Providers crunch the numbers
VIDALIA, Ga. - Biram Chapman hired his first CFO in July, and the HME owner seems to have done it for all the right reasons, say industry consultants.
“I wouldn’t have brought on a numbers-crunchers CFO - that could be handled on a part-time basis or contracted out,” said Chapman, president and CEO of Chapman Healthcare Services. “Our CFO has healthcare experience. That makes it a strategic-partner position.”
In today’s environment of increased competition and reduced reimbursement, it’s critical that companies grow their financial expertise along with their sales, consultants say.
That doesn’t mean that a start-up company needs to go out and hire a full-time CFO, which can be an expensive addition to a company’s management team. For a small company, an in-house person with bookkeeping skills is probably sufficient on a day-day-basis, provided that company meets several times a year with a financial advisor, said Don Clayback, vice president of networks for The Med Group.
“You want an outside accountant who is a financial manager, who knows how to do a tax return and those kinds of things, but who is also business savvy, who knows the issues around growing and financing a business, who has banking relationships he can draw upon,” Clayback said.
While it varies from company to company, Clayback said, a business with revenues from $1 million to $2 million can probably get by with an in-house bookkeeper; a $5 million HME may need to rely more on outside financial expertise; a $10 million should consider hiring its own CFO.
A good financial adviser can help a company manage information and technology needed to cut costs; develop leasing relationships; analyze financial statements and make cash-flow forecasts six months into the future, said consultant Wallace Weeks of The Weeks Group in Melbourne, Fla.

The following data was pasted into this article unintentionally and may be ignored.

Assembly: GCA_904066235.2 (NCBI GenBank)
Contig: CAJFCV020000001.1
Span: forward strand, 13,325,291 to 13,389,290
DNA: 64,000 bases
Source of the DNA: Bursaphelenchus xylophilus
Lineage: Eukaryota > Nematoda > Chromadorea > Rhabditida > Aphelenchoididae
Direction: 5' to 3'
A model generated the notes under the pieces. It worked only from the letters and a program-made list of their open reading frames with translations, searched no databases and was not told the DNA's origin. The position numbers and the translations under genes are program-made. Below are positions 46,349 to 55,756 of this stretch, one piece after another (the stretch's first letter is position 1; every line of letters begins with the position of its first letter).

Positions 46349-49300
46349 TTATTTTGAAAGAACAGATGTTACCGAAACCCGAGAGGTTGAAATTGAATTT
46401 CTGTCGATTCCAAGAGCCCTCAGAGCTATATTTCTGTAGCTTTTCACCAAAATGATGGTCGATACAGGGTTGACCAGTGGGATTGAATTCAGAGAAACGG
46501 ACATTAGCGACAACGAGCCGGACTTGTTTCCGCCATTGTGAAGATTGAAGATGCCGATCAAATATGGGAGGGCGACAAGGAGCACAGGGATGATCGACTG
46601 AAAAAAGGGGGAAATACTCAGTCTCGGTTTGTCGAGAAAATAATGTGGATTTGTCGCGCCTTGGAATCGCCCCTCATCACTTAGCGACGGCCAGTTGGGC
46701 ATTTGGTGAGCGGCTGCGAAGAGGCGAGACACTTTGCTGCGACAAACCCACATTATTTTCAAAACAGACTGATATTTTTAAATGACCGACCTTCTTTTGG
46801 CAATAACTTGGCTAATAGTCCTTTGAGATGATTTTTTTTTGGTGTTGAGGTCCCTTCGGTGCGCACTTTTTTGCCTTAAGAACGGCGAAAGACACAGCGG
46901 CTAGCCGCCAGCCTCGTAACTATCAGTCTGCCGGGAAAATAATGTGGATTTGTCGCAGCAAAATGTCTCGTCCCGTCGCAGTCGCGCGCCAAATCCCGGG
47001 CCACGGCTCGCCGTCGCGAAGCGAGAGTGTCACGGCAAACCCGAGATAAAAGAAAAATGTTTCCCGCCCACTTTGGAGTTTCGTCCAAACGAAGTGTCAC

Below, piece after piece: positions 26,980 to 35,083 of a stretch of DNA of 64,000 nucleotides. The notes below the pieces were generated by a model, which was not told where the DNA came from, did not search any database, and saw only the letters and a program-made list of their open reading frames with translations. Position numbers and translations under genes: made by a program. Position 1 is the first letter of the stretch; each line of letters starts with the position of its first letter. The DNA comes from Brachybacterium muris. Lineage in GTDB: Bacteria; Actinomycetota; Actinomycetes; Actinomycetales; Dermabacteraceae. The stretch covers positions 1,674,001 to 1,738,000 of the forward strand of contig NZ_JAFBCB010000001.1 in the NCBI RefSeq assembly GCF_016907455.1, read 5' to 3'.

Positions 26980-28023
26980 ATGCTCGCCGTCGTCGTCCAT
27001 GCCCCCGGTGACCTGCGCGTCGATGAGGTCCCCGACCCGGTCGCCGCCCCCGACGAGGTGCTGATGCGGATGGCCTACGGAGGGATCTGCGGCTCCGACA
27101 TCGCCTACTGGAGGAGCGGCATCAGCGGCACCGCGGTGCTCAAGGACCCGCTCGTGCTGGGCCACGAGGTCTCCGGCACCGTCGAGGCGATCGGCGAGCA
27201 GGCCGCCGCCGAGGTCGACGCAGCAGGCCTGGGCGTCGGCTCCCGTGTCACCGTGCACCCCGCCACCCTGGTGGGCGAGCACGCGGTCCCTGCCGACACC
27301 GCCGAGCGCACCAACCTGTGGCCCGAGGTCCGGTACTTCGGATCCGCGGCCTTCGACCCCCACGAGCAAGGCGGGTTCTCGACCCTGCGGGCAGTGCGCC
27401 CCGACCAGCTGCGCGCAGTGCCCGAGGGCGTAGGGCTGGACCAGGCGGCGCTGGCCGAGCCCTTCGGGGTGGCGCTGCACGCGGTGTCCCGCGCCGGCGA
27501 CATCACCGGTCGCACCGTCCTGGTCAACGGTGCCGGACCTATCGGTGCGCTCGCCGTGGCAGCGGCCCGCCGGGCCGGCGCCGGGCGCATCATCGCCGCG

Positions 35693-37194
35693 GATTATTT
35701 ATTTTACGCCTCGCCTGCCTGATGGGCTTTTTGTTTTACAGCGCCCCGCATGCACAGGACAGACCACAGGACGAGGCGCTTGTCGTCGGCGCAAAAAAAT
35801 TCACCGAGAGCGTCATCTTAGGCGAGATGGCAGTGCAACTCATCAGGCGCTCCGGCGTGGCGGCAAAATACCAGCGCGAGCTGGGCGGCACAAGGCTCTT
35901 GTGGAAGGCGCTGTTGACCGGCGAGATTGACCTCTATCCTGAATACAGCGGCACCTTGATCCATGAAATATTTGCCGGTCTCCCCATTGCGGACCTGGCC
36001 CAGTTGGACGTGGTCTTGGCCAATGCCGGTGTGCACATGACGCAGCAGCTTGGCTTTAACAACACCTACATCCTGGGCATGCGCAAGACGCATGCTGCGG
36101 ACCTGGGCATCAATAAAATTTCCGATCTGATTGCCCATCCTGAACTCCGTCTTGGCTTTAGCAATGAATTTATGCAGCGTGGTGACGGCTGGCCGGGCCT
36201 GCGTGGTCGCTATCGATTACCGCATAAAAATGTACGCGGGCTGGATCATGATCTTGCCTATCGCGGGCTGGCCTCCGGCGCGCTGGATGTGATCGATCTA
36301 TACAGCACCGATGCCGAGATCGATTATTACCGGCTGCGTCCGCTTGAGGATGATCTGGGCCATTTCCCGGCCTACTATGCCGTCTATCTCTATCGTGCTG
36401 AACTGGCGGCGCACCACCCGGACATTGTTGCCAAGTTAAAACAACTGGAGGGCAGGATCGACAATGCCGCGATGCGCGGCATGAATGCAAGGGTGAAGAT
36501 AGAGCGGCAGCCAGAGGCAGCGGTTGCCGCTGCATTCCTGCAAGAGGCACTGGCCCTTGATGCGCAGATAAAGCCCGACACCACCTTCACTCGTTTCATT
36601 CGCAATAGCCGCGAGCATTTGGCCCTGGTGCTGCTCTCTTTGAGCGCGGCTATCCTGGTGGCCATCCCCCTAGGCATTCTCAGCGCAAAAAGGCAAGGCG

“Just making do with someone who can operate a software application doesn’t give you management information,” Weeks said. “If a company is satisfied with 1% to 2% growth a year, they may not need a professional. But if they are looking to take the company from $3 million to $5 million over the next couple of years, they should have that professional.”
That’s Chapman’s challenge. He prefers not to discuss his company’s revenue and other financial data, but he wants to grow and tackle upcoming Medicare reimbursement cuts head on.
Chapman’s hired a CFO who can help develop a budget and forecast revenue growth; analyze contracts; develop company policy and procedures; drive down his DSO; and determine which products are most cost efficient. In short, to grow his company aggressively, Chapman needs expertise he doesn’t possess. And he wants that information in a timely manner, not via quarterly meetings with an outside financial adviser.
“We need an influx of new blood and ideas to step up and move forward,” he said. “If you do the same things you have always done, you will always get the same results.”